Turabian Paper Format Guide
Turabian vs. Chicago
Turabian and Chicago names are often used interchangeably when we talk about referencing style guides. If you are also puzzled by the option, this article is for you. Let’s find out what is the difference between Turabian and Chicago. In plain language, A Manual for Writers of Term Papers, Theses, and Dissertations composed by Kate Turabian is aimed to simplify for students The Chicago Manual of Style. In this article, we will cover the basics of the Turabian academic formatting style.
Despite Turabian, APA, MLA, AMA, OSCOLA, Harvard etc., are called referencing styles, and they do not relate to citation only. Firstly, you pay attention to how your paper looks in general:
- The title of your paper is centered a third of the way down the cover page, your name and class are put several lines later.
- Margins are set at between 1” and 1.5”.
- The typeface preference is for Times New Roman, twelve-point font.
- Line spacing is two lines high with the following exceptions: figure captions and table titles are single-spaced. As for notes and bibliographies, single-space them internally, but leave an extra line between entries.
- Arabic page numbers appear in the top right corner in the header. The cover page is not numbered.
The proper use of a referencing style protects authors from accusations of plagiarism, which can be made intentionally or accidentally. You show accountability to source materials and build the credibility of your work in such a way.
Turabian combines two types of citation: the notes-bibliography system and the author-date system. The first one is mainly used in history, literature, and arts while the second is widely accepted in the natural, physical, and social sciences.
The Notes-Bibliography System
Every time you cite a source, you should include an endnote or a footnote at the end of the page on which the material is quoted directly, through a paraphrasing or summarizing. A superscript number is placed after the cited phrase. When you quote a source for the first time, you include complete information about it in the note, which is slightly different in format from a bibliography entry.
The next note reference of this work comprises the author’s last name, a shortened version of the title, and a page number.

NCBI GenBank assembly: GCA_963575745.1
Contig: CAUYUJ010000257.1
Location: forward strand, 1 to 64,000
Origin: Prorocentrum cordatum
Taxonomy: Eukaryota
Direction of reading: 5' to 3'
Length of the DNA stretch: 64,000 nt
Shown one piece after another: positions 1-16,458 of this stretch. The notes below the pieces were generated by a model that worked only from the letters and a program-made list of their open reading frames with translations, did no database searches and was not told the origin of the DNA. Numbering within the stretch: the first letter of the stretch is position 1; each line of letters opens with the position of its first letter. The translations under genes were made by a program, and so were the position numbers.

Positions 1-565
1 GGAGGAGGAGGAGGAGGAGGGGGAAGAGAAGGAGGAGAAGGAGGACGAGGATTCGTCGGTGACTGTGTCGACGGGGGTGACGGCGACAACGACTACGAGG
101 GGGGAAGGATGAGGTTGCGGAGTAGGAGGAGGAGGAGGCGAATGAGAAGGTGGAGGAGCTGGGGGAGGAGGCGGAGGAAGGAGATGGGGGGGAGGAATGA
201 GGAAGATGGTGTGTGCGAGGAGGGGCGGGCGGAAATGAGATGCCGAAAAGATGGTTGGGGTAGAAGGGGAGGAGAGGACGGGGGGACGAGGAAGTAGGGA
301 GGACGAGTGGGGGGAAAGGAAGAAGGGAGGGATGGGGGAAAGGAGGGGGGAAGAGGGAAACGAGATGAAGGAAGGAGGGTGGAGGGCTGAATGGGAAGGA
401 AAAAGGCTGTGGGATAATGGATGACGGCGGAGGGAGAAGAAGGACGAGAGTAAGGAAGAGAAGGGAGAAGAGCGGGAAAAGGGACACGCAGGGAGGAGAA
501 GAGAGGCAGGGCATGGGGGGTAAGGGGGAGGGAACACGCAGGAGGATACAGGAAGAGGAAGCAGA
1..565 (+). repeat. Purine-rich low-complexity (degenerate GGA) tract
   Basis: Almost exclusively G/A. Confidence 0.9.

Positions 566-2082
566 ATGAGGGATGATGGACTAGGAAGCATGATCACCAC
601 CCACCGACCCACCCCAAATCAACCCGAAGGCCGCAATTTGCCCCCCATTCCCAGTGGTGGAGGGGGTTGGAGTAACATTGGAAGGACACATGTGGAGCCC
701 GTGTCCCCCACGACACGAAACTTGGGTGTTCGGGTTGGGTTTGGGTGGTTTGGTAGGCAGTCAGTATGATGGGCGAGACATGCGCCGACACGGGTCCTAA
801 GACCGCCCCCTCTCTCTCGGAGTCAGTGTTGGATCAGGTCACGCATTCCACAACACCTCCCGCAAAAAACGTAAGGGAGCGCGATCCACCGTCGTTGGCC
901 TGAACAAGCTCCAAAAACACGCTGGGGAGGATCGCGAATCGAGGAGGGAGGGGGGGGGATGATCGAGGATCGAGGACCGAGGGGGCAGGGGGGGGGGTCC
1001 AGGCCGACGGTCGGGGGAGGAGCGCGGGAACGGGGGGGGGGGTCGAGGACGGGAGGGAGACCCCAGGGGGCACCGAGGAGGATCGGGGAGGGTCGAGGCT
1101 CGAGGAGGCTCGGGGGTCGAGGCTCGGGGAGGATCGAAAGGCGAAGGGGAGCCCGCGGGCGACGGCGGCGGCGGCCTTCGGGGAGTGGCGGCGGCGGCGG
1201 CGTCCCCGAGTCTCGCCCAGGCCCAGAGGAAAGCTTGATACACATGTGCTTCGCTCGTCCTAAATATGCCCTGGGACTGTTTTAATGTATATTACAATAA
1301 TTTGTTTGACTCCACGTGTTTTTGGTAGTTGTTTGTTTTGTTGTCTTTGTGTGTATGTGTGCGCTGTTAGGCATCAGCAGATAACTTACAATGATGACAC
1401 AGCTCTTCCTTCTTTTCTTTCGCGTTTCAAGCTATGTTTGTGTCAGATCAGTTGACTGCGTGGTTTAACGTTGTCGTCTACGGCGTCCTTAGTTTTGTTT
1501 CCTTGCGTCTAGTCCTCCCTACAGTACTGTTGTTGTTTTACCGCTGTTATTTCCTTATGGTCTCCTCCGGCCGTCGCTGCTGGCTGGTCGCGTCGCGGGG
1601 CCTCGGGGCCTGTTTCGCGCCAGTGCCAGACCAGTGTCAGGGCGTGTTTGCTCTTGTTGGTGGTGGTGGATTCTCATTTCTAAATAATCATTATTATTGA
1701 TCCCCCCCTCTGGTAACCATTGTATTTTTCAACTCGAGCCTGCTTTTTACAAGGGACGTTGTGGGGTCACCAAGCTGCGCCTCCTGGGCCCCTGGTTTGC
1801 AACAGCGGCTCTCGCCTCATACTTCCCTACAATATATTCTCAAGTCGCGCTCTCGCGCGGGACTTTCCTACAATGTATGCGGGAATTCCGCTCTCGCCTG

If you cite a just referenced source, you add the “ibid.” abbreviation (stands for “in the same place”) and the page number in the note.
The bibliography provides a list of all sources mentioned in your work sorted in alphabetical order. This page may include relevant materials that are not cited but provide necessary information to understand the raised problem. All entries include the author (translator or editor), title, and publication information. See samples of bibliography items in the Turabian referencing style for different types of materials:
The Author-Date System
If you use the author-date system of the Turabian citation style, you briefly cite sources in parentheses in the text including the author's last name, the date of publication, and the page number. In case there is no page number, do not write anything instead, but if the author is unknown, use the title.
Full bibliographic information is provided in a list of references. The works are cited in a slightly different way in comparison with the bibliography.
Please note that Scamfighter provides basic information concerning the Turabian citation style. For more extended requirements consult the latest edition of A Manual for Writers of Term Papers, Theses, and Dissertations. You may be also interested in our articles about the most popular academic formatting styles and the OSCOLA style.